英文版標題: FEATURE: Breast cancer survivors enjoy dragon boat racing/Taipei Times/CNA, with Staff Writer
IN IT TOGETHER:Training for the race brings women who have battled cancer together, allowing them to reap both the mental and physical rewards of exercise
(中央社記者劉碩雅台北 4 日電 )端午節划龍舟早就不是男性專屬權利，今年一群乳癌痊癒者更以積極行動打破迷思，組隊參加 2011 台北國際龍舟錦標賽，證明划龍舟確實有助乳癌術後復健。
For many breast cancer survivors, the long rehabilitation process can be daunting, but it is made much easier for one group of women who have found a way to integrate sport into their daily lives.
Liaw Pey-jiun, a seven-year breast cancer survivor, said that rehabilitation has not been a problem for her because she exercises regularly and participates in a wide variety of sporting events, the most recent being the traditional dragon boat race.
Liaw, 56, is a retired nurse and the newly elected captain of the nation’s first Breast Cancer Survivors Dragon Boat team, which was formed last year as a way of encouraging patients to take part in public sporting activities.
The initiative was so successful that 60 people signed up, which meant they had to be split into two teams.
“It has helped me profoundly,” Liaw said. “Now I want to introduce more breast cancer survivors to the sport.”
“Not only do I feel healthier, I also think that being in the same boat — quite literally — helps to forge a valuable bond between the team members,” she said.
At Bitan and Dajia Riverside Parks, where teams often train for the dragon boat races, the new found friends — some in their 70s — practice at their own pace and keep up a steady stream of conversation.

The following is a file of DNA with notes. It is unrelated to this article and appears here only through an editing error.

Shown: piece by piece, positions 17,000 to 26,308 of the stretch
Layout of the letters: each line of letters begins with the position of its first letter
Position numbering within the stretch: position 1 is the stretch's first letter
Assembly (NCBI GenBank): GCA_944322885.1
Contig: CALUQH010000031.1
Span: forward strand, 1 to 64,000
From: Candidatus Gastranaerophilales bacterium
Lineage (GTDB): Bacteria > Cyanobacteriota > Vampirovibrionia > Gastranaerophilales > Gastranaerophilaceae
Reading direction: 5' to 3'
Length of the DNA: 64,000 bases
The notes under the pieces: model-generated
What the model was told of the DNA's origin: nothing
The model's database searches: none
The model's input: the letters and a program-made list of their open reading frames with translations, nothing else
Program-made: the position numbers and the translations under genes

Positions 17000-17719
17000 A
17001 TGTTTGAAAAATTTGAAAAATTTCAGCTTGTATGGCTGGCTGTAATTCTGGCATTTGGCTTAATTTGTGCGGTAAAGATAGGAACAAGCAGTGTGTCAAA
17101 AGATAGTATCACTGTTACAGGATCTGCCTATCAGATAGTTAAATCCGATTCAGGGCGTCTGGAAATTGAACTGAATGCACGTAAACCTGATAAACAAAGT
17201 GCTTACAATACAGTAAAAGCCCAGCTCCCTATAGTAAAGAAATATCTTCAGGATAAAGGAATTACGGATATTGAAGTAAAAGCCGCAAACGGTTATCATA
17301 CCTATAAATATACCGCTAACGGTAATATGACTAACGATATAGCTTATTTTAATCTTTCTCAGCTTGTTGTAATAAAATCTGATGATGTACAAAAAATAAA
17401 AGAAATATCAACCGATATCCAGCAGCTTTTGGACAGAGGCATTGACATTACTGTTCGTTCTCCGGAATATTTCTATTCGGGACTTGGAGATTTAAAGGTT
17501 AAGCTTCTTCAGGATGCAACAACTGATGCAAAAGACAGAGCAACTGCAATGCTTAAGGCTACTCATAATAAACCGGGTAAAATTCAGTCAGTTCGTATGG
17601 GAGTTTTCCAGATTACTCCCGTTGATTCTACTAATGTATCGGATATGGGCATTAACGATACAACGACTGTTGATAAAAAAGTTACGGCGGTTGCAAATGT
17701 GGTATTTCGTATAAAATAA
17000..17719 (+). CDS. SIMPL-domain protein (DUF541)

Liaw said they talk about everything, from family life to fighting depression, a condition with which many breast cancer survivors struggle to cope.
“We don’t want to bother our loved ones all the time, and this activity offers the perfect opportunity to share our problems with one another,” she said.
兩個月前，「馨懷龍舟隊」開始集訓，每週 6 上午得花上半天在碧潭或大佳河濱公園練習划槳動作。不過，廖珮均說划槳一點也不枯燥乏味，因為姊妹們擁有共同生命經驗，話匣子一打開，天南地北什麼都可以聊；「生病後，總不好每件小事都和家人抱怨。划龍舟划累了，姊妹們還可以互相訴苦、抱怨、打氣、慰藉，心情就會好許多。」
In medical circles, there has been more of a focus in recent times on the rehabilitation aspect of breast cancer treatment, according to one professional.
“In the past, doctors paid more attention to surgical or chemical treatment than to rehabilitation,” said Chen Huo-mu (陳火木), director of the Department of Breast Surgery at Taipei City Hospital.
“But the high survival rate over the years has led us to think about how breast cancer patients can live longer and lead happier lives,” said Chen, who strongly supports the boat racing activity as a form of rehabilitation.
There are more than 8,000 new breast cancer survivors each year and more than 70 percent surpass the 10-year survival estimate, he said.
根據統計資料，台灣每年新增 8000 多位乳癌患者，且 10 年存活率已超過7成。
Dragon boat racing, which originated as part of the Chinese Dragon Boat festival, was highly recommended by Canadian professor Donald McKenzie in 1996 as an activity that could help decrease lymphedema (淋巴水腫) among breast cancer patients.
“There are more than 100 racing teams composed of breast cancer patients around the world now, so there is no reason why we should not support the activity,” Chen said.
輔導成立「馨懷龍舟隊」的陳火木說，划龍舟本是傳統民俗活動，但 1996 年開始，經過加拿大籍教授麥肯錫 (Donald McKenzie) 大力推廣，乳癌病友開始將龍舟運動納入復健項目，全世界目前有百支由乳癌病友組成的龍舟隊伍。
Asked about the physiological benefits, he said that various types of research have proven that rowing strengthens the upper body muscles and helps reduce tissue swelling, or lymphedema, which usually results from the removal of lymph nodes.
“Any form of exercise is helpful as long as the muscles are being worked on a regular basis,” said Lin Wei-chieh (林葳婕), secretary-general of the Taiwan Breast Cancer Alliance and an organizer of water dance lessons.
“It is best if the instructor becomes familiar with the specific needs of breast cancer survivors and integrates therapeutic massage into the movements,” she said.
For Liaw, however, the psychological benefits gained from boat racing far outweigh the physical advantages.
“The scariest thing is to fight breast cancer alone, but I feel a sense of identity and belonging when I’m working with my teammates,” she said.